Its so-called ‘fast-make’ strategy has since been applied to a number of contracts among its blue chip customer base that includes first-tier status with companies such as Rolls-Royce, Siemens and Safran.
Now, however, blade machining continues to be refined, as Mr McAleese explains: “A blade is conventionally held by clamping on the machine’s tailstock/driven head and, rather than machining commencing on the assumption that the blade is positioned and held accurately every time – which isn’t always the case - we’re now probing the root (using a probe held in the machine’s tool magazine) to accurately locate its position.
“Using Starrag’s RCS CAM software, the machining program then automatically adjusts to the blade’s true position within the machine and determines the ‘best fit’ position of the blade in relation to the root. This means we can eliminate the need to measure the blade (by co-ordinate measuring machine) after machining and, if necessary, adjust and re-write programs then undergo a period of post-programming before we can re-start machining.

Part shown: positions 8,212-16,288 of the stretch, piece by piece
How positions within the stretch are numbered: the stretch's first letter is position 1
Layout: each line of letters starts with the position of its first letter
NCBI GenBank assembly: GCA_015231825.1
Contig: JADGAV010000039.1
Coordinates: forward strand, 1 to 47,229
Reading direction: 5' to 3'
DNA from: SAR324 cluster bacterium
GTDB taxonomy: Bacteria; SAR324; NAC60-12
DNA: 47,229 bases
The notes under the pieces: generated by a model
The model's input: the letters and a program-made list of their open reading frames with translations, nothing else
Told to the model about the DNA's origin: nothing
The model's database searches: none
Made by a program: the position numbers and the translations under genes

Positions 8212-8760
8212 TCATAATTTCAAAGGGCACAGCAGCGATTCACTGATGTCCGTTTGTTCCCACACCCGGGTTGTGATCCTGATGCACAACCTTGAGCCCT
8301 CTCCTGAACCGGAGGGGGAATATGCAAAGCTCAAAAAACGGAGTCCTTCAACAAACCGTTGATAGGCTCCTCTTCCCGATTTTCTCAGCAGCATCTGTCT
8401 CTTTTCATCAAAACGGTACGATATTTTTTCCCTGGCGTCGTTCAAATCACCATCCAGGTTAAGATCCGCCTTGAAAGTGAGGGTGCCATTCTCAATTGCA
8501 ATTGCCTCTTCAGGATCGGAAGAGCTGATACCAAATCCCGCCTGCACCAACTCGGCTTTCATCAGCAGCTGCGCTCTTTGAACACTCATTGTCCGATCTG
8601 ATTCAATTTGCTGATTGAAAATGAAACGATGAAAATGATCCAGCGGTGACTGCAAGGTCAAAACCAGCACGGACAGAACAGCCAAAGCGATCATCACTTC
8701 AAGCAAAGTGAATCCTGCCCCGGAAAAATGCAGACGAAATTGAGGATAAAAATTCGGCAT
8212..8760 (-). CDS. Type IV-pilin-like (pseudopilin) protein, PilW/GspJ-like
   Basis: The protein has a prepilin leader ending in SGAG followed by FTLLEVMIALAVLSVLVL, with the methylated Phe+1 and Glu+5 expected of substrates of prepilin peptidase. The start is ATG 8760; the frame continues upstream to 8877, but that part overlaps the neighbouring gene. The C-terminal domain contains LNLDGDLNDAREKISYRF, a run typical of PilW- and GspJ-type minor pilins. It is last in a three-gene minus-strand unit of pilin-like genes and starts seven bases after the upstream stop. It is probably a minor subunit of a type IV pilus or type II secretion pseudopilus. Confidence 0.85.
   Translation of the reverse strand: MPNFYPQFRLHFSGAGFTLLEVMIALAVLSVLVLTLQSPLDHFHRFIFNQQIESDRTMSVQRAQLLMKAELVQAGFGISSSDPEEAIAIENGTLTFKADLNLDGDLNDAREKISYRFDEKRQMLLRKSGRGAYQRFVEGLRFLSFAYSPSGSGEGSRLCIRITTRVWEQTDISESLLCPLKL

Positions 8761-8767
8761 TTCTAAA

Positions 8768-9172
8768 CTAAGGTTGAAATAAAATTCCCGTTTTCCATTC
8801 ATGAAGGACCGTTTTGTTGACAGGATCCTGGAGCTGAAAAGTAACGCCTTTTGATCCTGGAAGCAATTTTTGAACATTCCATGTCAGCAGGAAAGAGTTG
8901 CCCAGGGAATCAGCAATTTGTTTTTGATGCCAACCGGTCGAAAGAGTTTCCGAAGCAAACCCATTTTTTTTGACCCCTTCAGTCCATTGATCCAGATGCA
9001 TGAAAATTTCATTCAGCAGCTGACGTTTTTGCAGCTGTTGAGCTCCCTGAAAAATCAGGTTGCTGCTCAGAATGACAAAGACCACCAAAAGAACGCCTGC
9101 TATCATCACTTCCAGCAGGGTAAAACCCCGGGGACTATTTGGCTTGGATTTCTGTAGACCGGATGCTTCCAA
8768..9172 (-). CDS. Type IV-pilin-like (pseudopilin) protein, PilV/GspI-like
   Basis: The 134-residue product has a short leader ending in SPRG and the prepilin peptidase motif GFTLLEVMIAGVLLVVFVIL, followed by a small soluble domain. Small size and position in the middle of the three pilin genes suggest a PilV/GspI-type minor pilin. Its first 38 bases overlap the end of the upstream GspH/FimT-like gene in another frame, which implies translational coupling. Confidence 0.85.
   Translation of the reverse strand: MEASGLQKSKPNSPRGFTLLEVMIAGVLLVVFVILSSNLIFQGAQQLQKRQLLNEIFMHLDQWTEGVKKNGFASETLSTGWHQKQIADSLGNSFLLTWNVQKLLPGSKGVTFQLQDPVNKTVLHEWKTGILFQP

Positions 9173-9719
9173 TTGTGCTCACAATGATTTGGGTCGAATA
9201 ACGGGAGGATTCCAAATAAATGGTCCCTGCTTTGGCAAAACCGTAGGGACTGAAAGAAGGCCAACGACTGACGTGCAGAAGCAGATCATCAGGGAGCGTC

“The potential time savings are extraordinary if we can ensure this probing regime is consistently faultless.”
Starrag is the preferred supplier to JJ Churchill for aerofoil machining and Starrag is applying the full effect of its ‘Engineering precisely what you value’ strategy to JJ Churchill’s blade manufacturing routines. It developed RCS specifically for five-axis high-speed blade machining.
With extended selection of machining strategies, RCS provides highly efficient and effective programming due to its parametric input structure, and cycle times are minimised via the software’s optimal selection of milling strategies – taking the best and most effective cutter path in relation to blade cusp height and tool radius. The latest (version 7.4) of the RCS suite includes improved routines for snubber machining, trochoidal milling and reduced tool wear, while significantly reducing pre-production programming times.